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Arab-Israeli Rights Activist Convicted of Spying for Hizbullah

A prominent Arab-Israeli human rights activist was convicted on Wednesday of spying for Lebanon's Hizbullah, a statement from the Israeli justice ministry said.

In a plea bargain submitted to the Haifa district court, Amir Makhoul "confessed to and was convicted of ... espionage and aggravated espionage," the statement said.

He also pleaded guilty to charges of "contact with a foreign agent and conspiracy to aid the enemy in time of war."

The state dropped a charge of assisting the enemy in time of war.

The ministry said prosecutors were seeking a 10-year prison term while the defense sought a maximum of seven years.

He will be sentenced in December.

According to the revised charge sheet, a copy of which was provided by the justice ministry, Makhoul met Hasan Janna, a Lebanese-born Hizbullah recruiter living in Jordan, during a trip there "around the year 2004."

The two remained in touch and in 2008 Makhoul agreed to help Hizbullah against Israel, it said.

Later that year, the document says, he met another Hizbullah agent in Copenhagen who installed a communications program on Makhoul's laptop computer through which he could send messages to the organization.

It said Makhoul subsequently filed reports on the location of installations of the Shin Bet and Mossad -- Israel's domestic and foreign intelligence agencies -- an army base and the Rafael military industries.

Makhoul provided details on access and security arrangements at the Shin Bet headquarters in the northern port of Haifa, it added.

Makhoul, whose brother Issa is a former Arab-Israeli lawmaker, heads Ittijah (the Union of Arab Community-Based Associations), a group based in Haifa that fights discrimination against Israeli-Arabs.

He was arrested in early May, shortly after fellow Israeli-Arab activist Omar Saeed was detained over similar allegations.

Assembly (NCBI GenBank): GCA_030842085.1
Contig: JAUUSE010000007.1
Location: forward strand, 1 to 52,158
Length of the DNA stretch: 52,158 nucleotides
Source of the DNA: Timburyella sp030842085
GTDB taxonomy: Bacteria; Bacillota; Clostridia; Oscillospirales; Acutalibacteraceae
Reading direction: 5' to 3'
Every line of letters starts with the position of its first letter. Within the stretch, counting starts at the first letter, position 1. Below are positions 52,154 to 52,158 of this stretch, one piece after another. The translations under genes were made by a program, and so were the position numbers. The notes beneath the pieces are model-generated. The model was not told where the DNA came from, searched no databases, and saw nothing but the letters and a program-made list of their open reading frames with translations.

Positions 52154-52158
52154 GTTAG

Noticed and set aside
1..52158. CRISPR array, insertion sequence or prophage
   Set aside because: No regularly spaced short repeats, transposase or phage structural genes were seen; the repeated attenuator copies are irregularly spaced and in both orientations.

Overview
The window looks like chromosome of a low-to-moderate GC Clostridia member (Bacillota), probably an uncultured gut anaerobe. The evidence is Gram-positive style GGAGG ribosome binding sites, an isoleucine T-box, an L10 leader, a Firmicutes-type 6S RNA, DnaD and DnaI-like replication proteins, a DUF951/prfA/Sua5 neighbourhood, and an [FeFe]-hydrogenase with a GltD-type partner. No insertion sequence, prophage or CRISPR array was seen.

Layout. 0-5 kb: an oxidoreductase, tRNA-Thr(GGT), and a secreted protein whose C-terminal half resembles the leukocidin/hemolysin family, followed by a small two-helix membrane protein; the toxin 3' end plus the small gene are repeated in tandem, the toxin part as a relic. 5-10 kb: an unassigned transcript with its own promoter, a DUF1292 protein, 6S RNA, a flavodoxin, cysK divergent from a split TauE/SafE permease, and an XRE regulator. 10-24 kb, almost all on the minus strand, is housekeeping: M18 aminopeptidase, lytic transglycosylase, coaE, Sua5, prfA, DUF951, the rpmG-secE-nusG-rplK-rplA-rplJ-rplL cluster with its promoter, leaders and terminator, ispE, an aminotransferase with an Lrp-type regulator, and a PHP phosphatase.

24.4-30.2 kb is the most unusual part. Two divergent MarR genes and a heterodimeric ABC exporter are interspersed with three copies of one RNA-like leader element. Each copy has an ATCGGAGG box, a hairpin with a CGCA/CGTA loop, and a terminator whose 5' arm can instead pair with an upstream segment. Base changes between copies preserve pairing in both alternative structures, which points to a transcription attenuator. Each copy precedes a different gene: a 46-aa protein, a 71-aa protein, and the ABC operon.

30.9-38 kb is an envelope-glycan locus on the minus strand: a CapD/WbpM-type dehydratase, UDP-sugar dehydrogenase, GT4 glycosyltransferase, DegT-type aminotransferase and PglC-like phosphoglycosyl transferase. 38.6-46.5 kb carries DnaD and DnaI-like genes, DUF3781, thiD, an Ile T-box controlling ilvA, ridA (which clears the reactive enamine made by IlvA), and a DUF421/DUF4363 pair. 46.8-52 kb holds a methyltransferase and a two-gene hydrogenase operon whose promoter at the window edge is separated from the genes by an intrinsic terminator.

Charges against Saeed were reduced in a plea bargain and he was freed in September after serving a seven-month jail term.

Details about the case were initially subjected to a gag order. When it was lifted the Arab-Israeli watchdog Adalah said the men's arrest and questioning were conducted "in gross violation of their fundamental rights to due process."

"The illegal methods employed against Amir Makhoul during the initial days of his interrogation include protracted sleep deprivation and continuous interrogation, while being shackled tightly to an undersized chair that was bolted to the floor to prevent it from moving," Adalah said in July.

Saeed was interrogated for prolonged stretches of time and allowed little sleep, and neither man was allowed to see a lawyer for about two weeks after being arrested, it said.

Israel's 1.3 million Arab citizens, who make up 20 percent of the population, are Palestinians who remained in the country following the creation of the Jewish state in 1948, along with their descendants.

Hizbullah is blacklisted by Israel as a "terrorist organization."

In 2006, Israel and Hizbullah fought a devastating war that killed more than 1,200 people in Lebanon, most of them civilians, and more than 160 Israelis, mostly soldiers.(AFP)


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